I just need help in putting a time slot together.
My feeling is that it is at your convenience, and I'm quite happy to join up with others, if that would help, and if they're open to it.

Please let me know what sort of help you would like. E-mail or phone is fine for me, too, if that works better.

I'll take it back off-line after this
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Old 07-23-2007, 10:09 AM   #1467
David Orange
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Re: Baseline skillset

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Dan Harden wrote: View Post
I just hope you have a good sense of humor. I hate guys that are all serious. Life's too short. We never stop smilin.
My sense of humor is one of the things I'm best known for, though it doesn't always come through in postings on the internet.

Quote:
Dan Harden wrote: View Post
I just hope you're like me, in that "different" isn't an insult. Think of it like research and then you can let go and have fun doing somethin different.
Being able to stand in a shoulder-width stance and be immovable to someone larger who's trying to push you is undeniably "different," and if I can learn to do it, I don't see how I could find it insulting--unless that means I try to push you and twelve of your guys jump on me with bokken.

Quote:
Dan Harden wrote: View Post
Or maybe some things will be familiar-.I seriously doubt it by your writing though.
That may just be my niggling interest in precision--trying to get precise agreements on some fairly moveable topics, and that paired with some people who will tie themselves in knots to avoid agreeing on anything. Yes, there is a central essence that is "the same" between all arts, yet; yes, there is a real difference between all the arts as visible in the techniques, which wouldn't exist except for some difference in the fundamental approaches...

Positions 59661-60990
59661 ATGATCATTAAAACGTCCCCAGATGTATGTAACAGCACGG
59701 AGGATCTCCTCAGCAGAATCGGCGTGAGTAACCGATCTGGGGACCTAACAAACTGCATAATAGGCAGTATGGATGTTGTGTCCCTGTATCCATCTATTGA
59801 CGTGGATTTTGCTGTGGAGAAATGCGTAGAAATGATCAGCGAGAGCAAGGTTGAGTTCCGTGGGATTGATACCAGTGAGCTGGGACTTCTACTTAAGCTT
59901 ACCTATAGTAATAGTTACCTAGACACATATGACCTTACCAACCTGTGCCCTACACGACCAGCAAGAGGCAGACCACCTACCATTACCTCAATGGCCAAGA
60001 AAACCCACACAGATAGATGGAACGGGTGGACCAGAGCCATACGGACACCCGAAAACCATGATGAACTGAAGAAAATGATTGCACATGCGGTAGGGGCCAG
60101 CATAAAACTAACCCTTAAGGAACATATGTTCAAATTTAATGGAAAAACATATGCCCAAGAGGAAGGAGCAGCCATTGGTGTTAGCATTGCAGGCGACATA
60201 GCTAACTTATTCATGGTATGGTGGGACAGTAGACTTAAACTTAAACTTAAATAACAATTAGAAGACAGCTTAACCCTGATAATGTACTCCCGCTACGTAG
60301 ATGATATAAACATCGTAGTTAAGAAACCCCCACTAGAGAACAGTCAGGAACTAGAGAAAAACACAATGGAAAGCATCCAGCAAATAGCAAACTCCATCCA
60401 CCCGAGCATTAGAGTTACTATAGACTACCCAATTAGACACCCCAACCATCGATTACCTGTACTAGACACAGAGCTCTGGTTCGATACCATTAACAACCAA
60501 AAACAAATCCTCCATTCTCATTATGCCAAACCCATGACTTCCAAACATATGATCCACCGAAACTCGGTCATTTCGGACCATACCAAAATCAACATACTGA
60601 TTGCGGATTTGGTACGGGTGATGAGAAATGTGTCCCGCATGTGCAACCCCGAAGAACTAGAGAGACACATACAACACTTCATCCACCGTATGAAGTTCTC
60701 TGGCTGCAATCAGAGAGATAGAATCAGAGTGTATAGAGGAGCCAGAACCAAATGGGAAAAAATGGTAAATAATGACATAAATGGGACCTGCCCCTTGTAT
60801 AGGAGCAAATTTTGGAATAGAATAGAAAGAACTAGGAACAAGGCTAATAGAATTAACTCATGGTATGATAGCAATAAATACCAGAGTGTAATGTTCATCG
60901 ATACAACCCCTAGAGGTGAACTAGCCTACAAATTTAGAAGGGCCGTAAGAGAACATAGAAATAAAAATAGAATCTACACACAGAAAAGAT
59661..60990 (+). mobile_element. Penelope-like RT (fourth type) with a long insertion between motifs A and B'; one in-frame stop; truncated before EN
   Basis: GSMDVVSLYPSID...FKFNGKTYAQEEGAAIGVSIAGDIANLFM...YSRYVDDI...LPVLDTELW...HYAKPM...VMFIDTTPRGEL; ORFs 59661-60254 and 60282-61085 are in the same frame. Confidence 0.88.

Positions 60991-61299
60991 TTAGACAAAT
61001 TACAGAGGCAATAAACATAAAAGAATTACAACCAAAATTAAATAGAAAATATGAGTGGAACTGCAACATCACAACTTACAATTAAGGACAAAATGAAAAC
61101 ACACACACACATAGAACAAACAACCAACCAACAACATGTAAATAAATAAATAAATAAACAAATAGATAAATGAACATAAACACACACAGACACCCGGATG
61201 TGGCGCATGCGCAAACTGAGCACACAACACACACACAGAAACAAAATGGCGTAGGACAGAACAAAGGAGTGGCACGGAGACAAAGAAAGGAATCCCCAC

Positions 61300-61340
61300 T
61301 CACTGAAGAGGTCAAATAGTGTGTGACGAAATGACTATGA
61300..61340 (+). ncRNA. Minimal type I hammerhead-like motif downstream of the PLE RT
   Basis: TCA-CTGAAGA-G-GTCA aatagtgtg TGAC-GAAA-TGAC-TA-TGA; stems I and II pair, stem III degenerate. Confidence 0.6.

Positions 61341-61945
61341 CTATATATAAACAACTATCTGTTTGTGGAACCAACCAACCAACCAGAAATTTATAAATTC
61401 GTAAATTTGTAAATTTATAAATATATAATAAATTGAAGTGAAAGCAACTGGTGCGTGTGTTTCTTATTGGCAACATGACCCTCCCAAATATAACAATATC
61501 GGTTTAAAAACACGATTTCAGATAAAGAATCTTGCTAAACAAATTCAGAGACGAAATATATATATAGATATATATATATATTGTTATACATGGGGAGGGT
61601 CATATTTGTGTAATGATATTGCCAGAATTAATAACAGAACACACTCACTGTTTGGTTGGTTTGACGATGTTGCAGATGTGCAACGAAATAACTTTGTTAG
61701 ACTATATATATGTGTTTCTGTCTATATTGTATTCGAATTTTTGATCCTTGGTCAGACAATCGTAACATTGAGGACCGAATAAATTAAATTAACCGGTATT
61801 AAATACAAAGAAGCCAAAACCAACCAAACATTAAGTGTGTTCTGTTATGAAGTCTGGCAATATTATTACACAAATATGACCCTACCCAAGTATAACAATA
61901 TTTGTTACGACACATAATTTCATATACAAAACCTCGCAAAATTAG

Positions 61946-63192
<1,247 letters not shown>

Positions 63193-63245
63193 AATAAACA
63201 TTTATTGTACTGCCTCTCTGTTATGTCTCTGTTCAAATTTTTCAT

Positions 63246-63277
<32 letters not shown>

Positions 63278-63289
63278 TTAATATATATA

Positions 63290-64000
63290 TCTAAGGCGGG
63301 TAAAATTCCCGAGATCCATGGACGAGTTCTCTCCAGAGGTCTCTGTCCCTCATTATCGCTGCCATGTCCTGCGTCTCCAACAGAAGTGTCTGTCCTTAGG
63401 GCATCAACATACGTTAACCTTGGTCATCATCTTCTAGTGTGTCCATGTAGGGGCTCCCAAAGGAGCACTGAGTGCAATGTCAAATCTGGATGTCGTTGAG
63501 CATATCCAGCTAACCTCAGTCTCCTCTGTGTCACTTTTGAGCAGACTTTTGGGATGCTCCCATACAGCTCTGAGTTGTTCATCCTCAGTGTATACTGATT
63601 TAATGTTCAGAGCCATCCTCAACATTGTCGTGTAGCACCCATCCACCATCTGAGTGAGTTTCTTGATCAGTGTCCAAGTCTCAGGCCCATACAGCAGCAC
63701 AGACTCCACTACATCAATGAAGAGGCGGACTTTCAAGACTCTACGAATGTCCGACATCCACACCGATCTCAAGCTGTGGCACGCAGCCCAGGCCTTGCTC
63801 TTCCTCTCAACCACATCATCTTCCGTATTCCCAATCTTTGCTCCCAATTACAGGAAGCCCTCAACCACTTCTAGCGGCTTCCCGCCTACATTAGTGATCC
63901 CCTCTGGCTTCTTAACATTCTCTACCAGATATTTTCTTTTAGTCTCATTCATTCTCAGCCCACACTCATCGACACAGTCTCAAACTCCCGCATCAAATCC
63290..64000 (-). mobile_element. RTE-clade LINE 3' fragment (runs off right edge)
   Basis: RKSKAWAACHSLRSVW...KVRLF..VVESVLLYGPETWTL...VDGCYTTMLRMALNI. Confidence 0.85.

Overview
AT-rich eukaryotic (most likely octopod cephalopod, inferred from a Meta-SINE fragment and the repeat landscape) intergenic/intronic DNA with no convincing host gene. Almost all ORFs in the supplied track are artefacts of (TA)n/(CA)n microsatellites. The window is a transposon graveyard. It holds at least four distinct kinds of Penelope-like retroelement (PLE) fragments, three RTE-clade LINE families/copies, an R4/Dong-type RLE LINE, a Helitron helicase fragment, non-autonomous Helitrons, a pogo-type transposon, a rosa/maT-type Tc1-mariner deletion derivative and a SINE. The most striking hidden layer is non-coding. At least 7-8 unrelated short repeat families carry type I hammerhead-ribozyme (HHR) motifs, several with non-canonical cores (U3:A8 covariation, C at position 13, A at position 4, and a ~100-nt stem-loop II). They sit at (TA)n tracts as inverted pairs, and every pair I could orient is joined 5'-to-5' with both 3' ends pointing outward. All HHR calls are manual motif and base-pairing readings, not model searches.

Quote:
Dan Harden wrote: View Post
Personally, -if I read you right- I think you are going to find a whole new world to go play-in and get old in and have in ....even more fun than before. Could be a whole new set of possibilities, bud.
I'm with you on that. Sensei said "Truth can only be built on truth" and I don't want to deal with any delusions. So I will bring an open mind and all the endurance I can muster and we'll see where it goes.

Thanks again.

David

"That which has no substance can enter where there is no room."
Lao Tzu

"Eternity forever!"

www.davidorangejr.com
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Old 07-26-2007, 04:35 PM   #1468
statisticool
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Re: Baseline skillset

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Dan Harden wrote: View Post
As many here have reported...
Again, I'm not interseted in what people report.

Quote:
Since you continually reveal you don't have clue-I think you don't have a chance to do much of anything to someone who does understand the difference. Since you tell us we're nuts, why not put your body where your mouth is and stop the stalking.
We did.
Better than making false accusations ("you tell us we're nuts") and challenges of physical encounters, why don't you post a video of yourself doing it for us to see? Then us unknowledgeable would know for sure if it is even worth spending resources to check out in person, and that it is different than regular ol external movement.

Last edited by statisticool : 07-26-2007 at 04:44 PM.

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Old 07-26-2007, 07:43 PM   #1469
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Re: Baseline skillset

Justin, if you really are interested in finding out about this stuff, then surely you know that it isn't all necessarily going to be on your terms, right?
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Old 07-26-2007, 07:53 PM   #1470
Mike Sigman
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Re: Baseline skillset

Budd, you obviously don't know how many of Justin's generation were raised.

Best.

Mike
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Old 08-03-2007, 05:49 PM   #1471
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Re: Baseline skillset

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Budd Yuhasz wrote: View Post
Justin, if you really are interested in finding out about this stuff, then surely you know that it isn't all necessarily going to be on your terms, right?